Sold for £360,000
(including buyers premium)
Registration No: YSD 457
Chassis No: DB4/822/R
Arguably the zenith of DB4 evolution, the so-called ‘Series 4’ variant was introduced in September 1961. Some three-and-a-half inches shorter, one-and-a-half inches lower and several hundred pounds lighter than its ‘Series 5’ successor (or indeed the DB5), the ‘Series 4’ sported a revised radiator grille design with seven vertical bars and a sleeker, reprofiled bonnet scoop (both features which endured up until the end of DB6 production). An oil cooler became standard on the DB4’s Tadek Merak designed DOHC straight-six engine which could also be had in ‘Special Series’ tune for the first time. As well as an extra (third) SU carburettor and boxed plenum chamber, the 3670cc unit benefited from an improved inlet manifold, higher compression ratio (9:1), revised distributor advance curve, special pistons, larger inlet / exhaust valves and hotter plugs. Utilising the same ‘big sump’ bottom-end as its lesser siblings, the enhanced powerplant was credited with developing some 266bhp and 255lbft of torque (an increase of 26bhp and 15lbft respectively). Bringing a welcome extra dose of performance, it was allied to four-speed all-synchromesh manual transmission with optional overdrive. Short-lived, just 185 ‘Series 4’ cars are understood to have been made between September 1961 and October 1962 plus a number of Special Series-equipped Vantage models.
According to its accompanying copy build record, chassis DB4/822/R was supplied new via Callanders Garages Ltd of Glasgow to Andrew Whyte Esq. of Tudor House, Skelmorlie. A member of the Whyte & MacKay whisky dynasty and a petrolhead to boot who had previously owned WO and Derby Bentleys, Mr Whyte specified the Aston Martin in the handsome combination of Snow Shadow Grey with Red leather upholstery. Fitted with a replacement gearbox, overdrive and 3.77:1 rear axle under warranty when it was six months’ old, the DB4 is understood to have remained in Scotland until the mid-1970s. Reportedly treated to major engine and gearbox overhauls during May 1988 at circa 80,000 miles, the four-seater was purchased from Hexagon of Highgate by Merrick Edwardes the following year. Benefiting from a rear axle rejuvenation and DB5 brake calliper upgrade at an indicated 94,000 and 95,000 miles respectively, the Aston Martin then passed to collector David Duffy in 1998. A keen historic racer not to mention a former Connaught Grand Prix car and Jaguar D-Type custodian, Mr Duffy was keen to enhance the DB4’s performance and roadholding. To this end, he had marque specialist Excalibur Engineering refresh the steering, uprate and lower the suspension all-round (including the fitment of a Harvey Bailey handling kit and Koni shock absorbers) and upgrade the engine to ‘Special Series’ / 4 Litre specification.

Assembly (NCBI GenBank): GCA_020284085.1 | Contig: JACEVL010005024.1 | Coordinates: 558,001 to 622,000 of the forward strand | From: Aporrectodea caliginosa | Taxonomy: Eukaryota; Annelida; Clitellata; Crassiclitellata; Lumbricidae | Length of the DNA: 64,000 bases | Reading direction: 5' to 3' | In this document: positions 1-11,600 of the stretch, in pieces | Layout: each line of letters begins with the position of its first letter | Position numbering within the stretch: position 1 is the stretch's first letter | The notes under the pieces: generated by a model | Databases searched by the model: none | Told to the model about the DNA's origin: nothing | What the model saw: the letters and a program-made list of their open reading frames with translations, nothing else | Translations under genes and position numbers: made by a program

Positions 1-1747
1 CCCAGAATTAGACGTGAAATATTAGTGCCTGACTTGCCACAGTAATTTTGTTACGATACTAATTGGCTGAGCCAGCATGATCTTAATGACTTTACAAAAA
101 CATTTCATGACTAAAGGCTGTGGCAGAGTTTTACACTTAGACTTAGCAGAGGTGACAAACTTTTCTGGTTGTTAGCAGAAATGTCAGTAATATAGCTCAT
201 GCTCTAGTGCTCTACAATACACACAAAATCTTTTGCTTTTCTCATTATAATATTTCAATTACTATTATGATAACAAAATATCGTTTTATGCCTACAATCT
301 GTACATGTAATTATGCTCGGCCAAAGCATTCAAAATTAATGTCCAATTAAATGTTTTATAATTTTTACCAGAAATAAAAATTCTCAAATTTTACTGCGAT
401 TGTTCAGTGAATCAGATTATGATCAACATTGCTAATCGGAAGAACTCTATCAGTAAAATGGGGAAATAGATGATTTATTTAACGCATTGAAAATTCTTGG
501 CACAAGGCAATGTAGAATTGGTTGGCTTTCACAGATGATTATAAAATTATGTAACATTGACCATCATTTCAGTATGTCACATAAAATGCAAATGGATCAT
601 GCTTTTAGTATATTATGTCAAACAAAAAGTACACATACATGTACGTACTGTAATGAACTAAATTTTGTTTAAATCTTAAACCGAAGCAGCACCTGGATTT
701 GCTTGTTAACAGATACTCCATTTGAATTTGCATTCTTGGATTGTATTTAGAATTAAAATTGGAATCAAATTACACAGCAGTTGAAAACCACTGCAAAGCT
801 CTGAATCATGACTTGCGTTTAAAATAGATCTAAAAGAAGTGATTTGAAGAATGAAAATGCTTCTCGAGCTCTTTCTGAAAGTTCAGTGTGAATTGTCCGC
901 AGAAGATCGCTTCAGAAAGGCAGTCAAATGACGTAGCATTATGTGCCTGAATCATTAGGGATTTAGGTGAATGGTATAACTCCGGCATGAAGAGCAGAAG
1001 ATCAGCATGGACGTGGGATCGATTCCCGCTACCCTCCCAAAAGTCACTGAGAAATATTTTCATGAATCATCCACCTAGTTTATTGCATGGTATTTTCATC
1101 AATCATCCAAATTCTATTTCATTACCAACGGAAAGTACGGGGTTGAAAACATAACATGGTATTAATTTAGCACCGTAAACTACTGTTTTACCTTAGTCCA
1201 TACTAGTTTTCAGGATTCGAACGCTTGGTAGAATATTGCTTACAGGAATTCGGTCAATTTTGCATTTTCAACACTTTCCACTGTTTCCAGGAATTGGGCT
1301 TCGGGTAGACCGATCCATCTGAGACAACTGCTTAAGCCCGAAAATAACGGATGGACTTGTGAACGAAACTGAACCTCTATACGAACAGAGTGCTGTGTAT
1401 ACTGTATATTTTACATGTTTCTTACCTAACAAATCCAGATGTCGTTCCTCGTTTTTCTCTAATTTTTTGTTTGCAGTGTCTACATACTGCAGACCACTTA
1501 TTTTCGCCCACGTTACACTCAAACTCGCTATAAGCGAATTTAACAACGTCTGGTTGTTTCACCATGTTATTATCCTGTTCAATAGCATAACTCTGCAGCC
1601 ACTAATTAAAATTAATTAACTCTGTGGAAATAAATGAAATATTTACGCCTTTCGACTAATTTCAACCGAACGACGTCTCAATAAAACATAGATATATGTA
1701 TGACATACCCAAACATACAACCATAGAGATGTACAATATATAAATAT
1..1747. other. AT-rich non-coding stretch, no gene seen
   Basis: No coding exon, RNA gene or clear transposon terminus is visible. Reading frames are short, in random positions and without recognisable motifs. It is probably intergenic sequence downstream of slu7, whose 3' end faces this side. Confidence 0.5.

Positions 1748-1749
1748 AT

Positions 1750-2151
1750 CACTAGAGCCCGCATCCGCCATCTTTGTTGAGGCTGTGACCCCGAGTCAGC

A friend of Mr Duffy’s since their university days, the vendor became the Series 4’s sixth registered keeper in 2001. As well as enjoying ‘YSD 457’ on the 2003 Scottish Malts and 2004 Irish Trial events organised by HERO, he took it on various Continental sorties including trips to Le Mans and Scandinavia. Progressively improved, the Aston Martin gained a stainless steel exhaust system, full flow oil filter, stainless steel brake calliper pistons and new Turrino 16-inch wire wheels. With Mr Duffy continuing to oversee the DB4’s maintenance, it was again entrusted to Excalibur Engineering for a photographically documented chassis restoration in 2012 (£31,073.72). The same year seeing its headlining renewed and fresh tyres fitted (£3,614.08). Returning to Excalibur Engineering during 2017 for a thorough engine overhaul, the four-seater also benefited from a Borg & Beck clutch conversion, engine bay refurbishment and replacement brake servo (£36,723.36). Having covered a scant 500 miles since this work was completed (the odometer currently shows some (1)18,100 miles), ‘YSD 457’ started readily and sounded decidedly healthy during our recent photography session.
Pleasingly retaining its original Red leather upholstery and engine (number 370/847), the still Snow Shadow Grey-hued Aston Martin remains highly presentable. Indeed, when asked to value chassis DB4/822/R in 2018, Alec Slade of Excalibur Engineering commented as follows: 'Due to the exceptional condition of the vehicle including a complete chassis restoration which encompassed the engine compartment; I consider its value to be £350,000'. A true driver’s car, this subtly enhanced Series 4 has some claim to being - revered GT models aside – the ultimate DB4. Offered for sale with V5C Registration Document, copy build record and large history file.
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